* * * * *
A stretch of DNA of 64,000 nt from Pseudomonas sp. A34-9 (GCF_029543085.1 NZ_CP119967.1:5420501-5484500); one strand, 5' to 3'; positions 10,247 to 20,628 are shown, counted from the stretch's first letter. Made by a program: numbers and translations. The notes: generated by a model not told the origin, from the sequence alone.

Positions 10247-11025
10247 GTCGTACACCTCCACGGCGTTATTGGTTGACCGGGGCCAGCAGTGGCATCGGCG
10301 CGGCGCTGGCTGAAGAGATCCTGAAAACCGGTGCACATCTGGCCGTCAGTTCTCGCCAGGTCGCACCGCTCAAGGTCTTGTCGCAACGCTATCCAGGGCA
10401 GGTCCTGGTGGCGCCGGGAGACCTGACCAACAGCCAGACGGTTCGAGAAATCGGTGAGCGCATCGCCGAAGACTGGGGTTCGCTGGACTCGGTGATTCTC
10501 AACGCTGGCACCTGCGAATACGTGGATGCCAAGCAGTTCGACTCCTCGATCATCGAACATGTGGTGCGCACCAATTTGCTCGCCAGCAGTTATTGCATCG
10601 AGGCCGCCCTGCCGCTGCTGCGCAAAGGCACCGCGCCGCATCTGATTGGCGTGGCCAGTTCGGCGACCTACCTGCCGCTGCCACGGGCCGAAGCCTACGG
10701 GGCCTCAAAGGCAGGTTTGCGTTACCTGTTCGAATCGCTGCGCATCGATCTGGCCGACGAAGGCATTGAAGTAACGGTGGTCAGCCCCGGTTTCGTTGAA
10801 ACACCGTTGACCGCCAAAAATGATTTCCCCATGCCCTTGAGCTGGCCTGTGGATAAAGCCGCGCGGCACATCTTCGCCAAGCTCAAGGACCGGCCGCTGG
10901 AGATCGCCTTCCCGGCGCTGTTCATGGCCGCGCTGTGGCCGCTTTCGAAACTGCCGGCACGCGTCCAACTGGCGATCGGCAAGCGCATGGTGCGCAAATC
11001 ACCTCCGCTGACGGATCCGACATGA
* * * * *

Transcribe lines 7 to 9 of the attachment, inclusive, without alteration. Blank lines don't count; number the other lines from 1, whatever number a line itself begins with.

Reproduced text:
10601 AGGCCGCCCTGCCGCTGCTGCGCAAAGGCACCGCGCCGCATCTGATTGGCGTGGCCAGTTCGGCGACCTACCTGCCGCTGCCACGGGCCGAAGCCTACGG
10701 GGCCTCAAAGGCAGGTTTGCGTTACCTGTTCGAATCGCTGCGCATCGATCTGGCCGACGAAGGCATTGAAGTAACGGTGGTCAGCCCCGGTTTCGTTGAA
10801 ACACCGTTGACCGCCAAAAATGATTTCCCCATGCCCTTGAGCTGGCCTGTGGATAAAGCCGCGCGGCACATCTTCGCCAAGCTCAAGGACCGGCCGCTGG